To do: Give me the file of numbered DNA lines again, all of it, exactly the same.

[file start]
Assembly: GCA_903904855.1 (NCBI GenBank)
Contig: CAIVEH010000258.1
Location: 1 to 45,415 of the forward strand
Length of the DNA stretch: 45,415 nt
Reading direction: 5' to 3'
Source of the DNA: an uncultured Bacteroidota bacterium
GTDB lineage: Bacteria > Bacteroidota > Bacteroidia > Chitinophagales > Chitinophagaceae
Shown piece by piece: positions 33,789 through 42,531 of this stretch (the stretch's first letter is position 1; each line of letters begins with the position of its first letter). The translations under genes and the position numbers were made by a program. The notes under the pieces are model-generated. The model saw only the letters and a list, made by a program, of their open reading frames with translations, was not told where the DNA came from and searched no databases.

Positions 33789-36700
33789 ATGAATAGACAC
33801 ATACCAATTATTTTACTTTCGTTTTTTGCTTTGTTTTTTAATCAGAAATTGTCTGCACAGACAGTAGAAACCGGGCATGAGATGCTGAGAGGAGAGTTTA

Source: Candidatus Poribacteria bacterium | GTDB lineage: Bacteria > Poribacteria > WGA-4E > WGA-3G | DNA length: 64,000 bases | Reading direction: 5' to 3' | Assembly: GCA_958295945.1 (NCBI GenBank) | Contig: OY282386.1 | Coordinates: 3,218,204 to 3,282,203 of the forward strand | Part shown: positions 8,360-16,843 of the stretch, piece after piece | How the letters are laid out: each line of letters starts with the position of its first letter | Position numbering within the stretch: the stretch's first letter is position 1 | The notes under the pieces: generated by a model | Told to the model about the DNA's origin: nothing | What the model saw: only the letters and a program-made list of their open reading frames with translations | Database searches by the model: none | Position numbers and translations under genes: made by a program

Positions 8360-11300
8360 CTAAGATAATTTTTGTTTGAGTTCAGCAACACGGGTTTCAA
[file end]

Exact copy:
Assembly: GCA_903904855.1 (NCBI GenBank)
Contig: CAIVEH010000258.1
Location: 1 to 45,415 of the forward strand
Length of the DNA stretch: 45,415 nt
Reading direction: 5' to 3'
Source of the DNA: an uncultured Bacteroidota bacterium
GTDB lineage: Bacteria > Bacteroidota > Bacteroidia > Chitinophagales > Chitinophagaceae
Shown piece by piece: positions 33,789 through 42,531 of this stretch (the stretch's first letter is position 1; each line of letters begins with the position of its first letter). The translations under genes and the position numbers were made by a program. The notes under the pieces are model-generated. The model saw only the letters and a list, made by a program, of their open reading frames with translations, was not told where the DNA came from and searched no databases.

Positions 33789-36700
33789 ATGAATAGACAC
33801 ATACCAATTATTTTACTTTCGTTTTTTGCTTTGTTTTTTAATCAGAAATTGTCTGCACAGACAGTAGAAACCGGGCATGAGATGCTGAGAGGAGAGTTTA

Source: Candidatus Poribacteria bacterium | GTDB lineage: Bacteria > Poribacteria > WGA-4E > WGA-3G | DNA length: 64,000 bases | Reading direction: 5' to 3' | Assembly: GCA_958295945.1 (NCBI GenBank) | Contig: OY282386.1 | Coordinates: 3,218,204 to 3,282,203 of the forward strand | Part shown: positions 8,360-16,843 of the stretch, piece after piece | How the letters are laid out: each line of letters starts with the position of its first letter | Position numbering within the stretch: the stretch's first letter is position 1 | The notes under the pieces: generated by a model | Told to the model about the DNA's origin: nothing | What the model saw: only the letters and a program-made list of their open reading frames with translations | Database searches by the model: none | Position numbers and translations under genes: made by a program

Positions 8360-11300
8360 CTAAGATAATTTTTGTTTGAGTTCAGCAACACGGGTTTCAA